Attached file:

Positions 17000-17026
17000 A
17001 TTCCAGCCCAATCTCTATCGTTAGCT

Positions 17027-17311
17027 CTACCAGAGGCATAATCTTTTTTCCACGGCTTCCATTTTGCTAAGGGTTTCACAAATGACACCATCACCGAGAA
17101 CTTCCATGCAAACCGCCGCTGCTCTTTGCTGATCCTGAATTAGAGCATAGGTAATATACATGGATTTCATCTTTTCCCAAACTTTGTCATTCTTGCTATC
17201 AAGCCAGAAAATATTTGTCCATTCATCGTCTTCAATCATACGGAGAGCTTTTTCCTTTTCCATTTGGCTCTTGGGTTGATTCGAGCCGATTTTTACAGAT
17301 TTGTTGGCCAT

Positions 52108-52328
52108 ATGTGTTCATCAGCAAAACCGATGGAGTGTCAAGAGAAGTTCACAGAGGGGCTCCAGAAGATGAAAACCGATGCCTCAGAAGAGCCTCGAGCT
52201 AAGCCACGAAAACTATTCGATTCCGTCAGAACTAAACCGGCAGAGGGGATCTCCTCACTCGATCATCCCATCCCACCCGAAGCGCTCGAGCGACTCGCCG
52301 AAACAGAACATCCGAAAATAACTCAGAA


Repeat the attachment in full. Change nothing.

Positions 17000-17026
17000 A
17001 TTCCAGCCCAATCTCTATCGTTAGCT

Positions 17027-17311
17027 CTACCAGAGGCATAATCTTTTTTCCACGGCTTCCATTTTGCTAAGGGTTTCACAAATGACACCATCACCGAGAA
17101 CTTCCATGCAAACCGCCGCTGCTCTTTGCTGATCCTGAATTAGAGCATAGGTAATATACATGGATTTCATCTTTTCCCAAACTTTGTCATTCTTGCTATC
17201 AAGCCAGAAAATATTTGTCCATTCATCGTCTTCAATCATACGGAGAGCTTTTTCCTTTTCCATTTGGCTCTTGGGTTGATTCGAGCCGATTTTTACAGAT
17301 TTGTTGGCCAT

Positions 52108-52328
52108 ATGTGTTCATCAGCAAAACCGATGGAGTGTCAAGAGAAGTTCACAGAGGGGCTCCAGAAGATGAAAACCGATGCCTCAGAAGAGCCTCGAGCT
52201 AAGCCACGAAAACTATTCGATTCCGTCAGAACTAAACCGGCAGAGGGGATCTCCTCACTCGATCATCCCATCCCACCCGAAGCGCTCGAGCGACTCGCCG
52301 AAACAGAACATCCGAAAATAACTCAGAA